And what is it that the Lord looks for? What qualities of the heart please God? What beliefs and attitudes does the Lord want to see in his people? David can help us here. You will know that David wrote many of the most famous Psalms in the Bible. And these Psalms provide a window into David’s heart. A window into some of the qualities that the Lord admired in him.
• Firstly, David’s faith is clear to see. In Psalm 23 David says “the Lord’s my shepherd”. Unlike so many people today, David recognised his utter dependence on God for everything good in his life. And David acknowledged God as the only person who could give him sure guidance in life, real comfort in tough times, and certain hope for the future. In faith, David could write that the Lord “guides me in paths of righteousness…your rod and your staff comfort me…and I will dwell in the house of the Lord forever” (Ps 23:3-6).
• Secondly, David’s humility was also attractive in the sight of God. Apart from Psalm 23, one of the most famous Psalms David wrote is Psalm 51. A psalm in which David freely & fully confesses his sins. David’s plea is that God will pardon him so he can wholeheartedly serve the Lord going forward. Psalm 51 shows us that David’s heart’s desire was to “teach transgressors God’s ways”, to “sing of his righteousness” & “declare God’s praise”.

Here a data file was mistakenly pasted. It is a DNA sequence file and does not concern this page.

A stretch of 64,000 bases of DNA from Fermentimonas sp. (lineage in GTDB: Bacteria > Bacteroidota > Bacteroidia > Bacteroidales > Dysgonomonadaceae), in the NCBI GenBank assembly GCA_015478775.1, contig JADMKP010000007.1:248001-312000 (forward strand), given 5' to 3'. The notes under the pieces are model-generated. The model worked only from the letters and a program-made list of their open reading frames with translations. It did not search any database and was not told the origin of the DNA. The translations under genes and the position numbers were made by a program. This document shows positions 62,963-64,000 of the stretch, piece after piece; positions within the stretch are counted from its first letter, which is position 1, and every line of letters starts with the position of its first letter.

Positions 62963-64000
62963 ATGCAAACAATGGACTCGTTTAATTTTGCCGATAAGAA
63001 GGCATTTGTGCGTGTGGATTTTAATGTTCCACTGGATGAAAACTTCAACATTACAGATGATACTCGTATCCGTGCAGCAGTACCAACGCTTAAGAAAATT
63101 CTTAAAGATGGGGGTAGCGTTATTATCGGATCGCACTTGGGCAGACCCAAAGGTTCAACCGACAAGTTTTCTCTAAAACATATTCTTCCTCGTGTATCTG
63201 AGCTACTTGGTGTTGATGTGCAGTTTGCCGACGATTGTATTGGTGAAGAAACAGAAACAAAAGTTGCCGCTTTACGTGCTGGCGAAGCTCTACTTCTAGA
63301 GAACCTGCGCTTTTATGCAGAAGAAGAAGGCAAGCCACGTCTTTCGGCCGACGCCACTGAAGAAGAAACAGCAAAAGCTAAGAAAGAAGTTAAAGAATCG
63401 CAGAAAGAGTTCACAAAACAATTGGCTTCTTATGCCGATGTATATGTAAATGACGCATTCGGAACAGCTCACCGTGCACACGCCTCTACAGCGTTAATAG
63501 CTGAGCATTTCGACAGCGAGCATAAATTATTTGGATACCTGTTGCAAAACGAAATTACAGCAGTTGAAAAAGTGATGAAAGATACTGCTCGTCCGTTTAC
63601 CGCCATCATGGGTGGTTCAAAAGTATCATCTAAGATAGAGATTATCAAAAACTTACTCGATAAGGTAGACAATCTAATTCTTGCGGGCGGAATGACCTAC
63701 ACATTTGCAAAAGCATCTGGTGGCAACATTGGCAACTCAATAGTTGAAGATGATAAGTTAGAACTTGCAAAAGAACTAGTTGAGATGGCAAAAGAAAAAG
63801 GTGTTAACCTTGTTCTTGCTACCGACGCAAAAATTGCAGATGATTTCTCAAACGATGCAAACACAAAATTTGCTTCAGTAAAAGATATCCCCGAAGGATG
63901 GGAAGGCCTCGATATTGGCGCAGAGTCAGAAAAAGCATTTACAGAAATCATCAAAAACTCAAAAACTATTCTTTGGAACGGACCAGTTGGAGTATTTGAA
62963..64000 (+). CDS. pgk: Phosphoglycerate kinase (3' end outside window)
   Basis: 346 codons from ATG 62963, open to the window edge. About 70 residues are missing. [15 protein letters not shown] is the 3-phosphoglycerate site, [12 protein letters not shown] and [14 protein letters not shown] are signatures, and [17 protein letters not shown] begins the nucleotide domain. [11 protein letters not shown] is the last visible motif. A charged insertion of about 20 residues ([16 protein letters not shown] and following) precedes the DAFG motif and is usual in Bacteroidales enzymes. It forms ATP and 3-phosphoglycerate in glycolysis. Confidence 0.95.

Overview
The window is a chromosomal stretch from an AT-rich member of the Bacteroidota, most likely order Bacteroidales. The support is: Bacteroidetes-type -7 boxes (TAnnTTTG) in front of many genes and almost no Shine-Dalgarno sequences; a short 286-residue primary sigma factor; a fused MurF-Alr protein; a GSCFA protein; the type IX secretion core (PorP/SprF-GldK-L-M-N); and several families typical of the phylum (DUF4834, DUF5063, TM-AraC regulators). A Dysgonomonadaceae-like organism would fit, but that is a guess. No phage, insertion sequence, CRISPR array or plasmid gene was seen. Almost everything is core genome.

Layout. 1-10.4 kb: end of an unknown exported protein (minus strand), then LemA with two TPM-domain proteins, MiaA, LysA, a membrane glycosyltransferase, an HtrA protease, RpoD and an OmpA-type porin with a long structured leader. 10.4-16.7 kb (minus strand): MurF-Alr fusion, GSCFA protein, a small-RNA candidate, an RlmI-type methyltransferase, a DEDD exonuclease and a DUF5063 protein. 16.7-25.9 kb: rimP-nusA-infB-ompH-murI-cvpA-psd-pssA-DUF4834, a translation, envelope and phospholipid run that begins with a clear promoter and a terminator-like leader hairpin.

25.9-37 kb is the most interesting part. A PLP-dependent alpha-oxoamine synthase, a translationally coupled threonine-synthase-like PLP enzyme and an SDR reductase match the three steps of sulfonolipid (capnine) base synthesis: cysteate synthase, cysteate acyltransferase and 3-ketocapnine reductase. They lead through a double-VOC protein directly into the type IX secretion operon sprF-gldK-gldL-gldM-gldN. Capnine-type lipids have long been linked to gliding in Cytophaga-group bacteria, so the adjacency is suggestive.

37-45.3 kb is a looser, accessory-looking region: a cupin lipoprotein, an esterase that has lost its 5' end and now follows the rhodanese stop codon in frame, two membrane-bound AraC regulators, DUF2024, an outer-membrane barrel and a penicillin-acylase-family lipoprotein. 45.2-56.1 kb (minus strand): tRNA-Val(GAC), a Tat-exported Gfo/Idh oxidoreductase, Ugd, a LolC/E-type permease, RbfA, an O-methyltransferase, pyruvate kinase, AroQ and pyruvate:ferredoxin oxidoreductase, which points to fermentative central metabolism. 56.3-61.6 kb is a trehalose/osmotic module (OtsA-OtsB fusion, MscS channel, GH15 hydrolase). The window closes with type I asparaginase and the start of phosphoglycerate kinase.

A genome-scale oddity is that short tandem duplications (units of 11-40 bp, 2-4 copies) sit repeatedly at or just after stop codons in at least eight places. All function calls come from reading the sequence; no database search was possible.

The psalms show us that David’s heart was full of faith. And his heart was humble, not proud. May we aspire to the same qualities ourselves, and pray that the Holy Spirit will produce them within us today.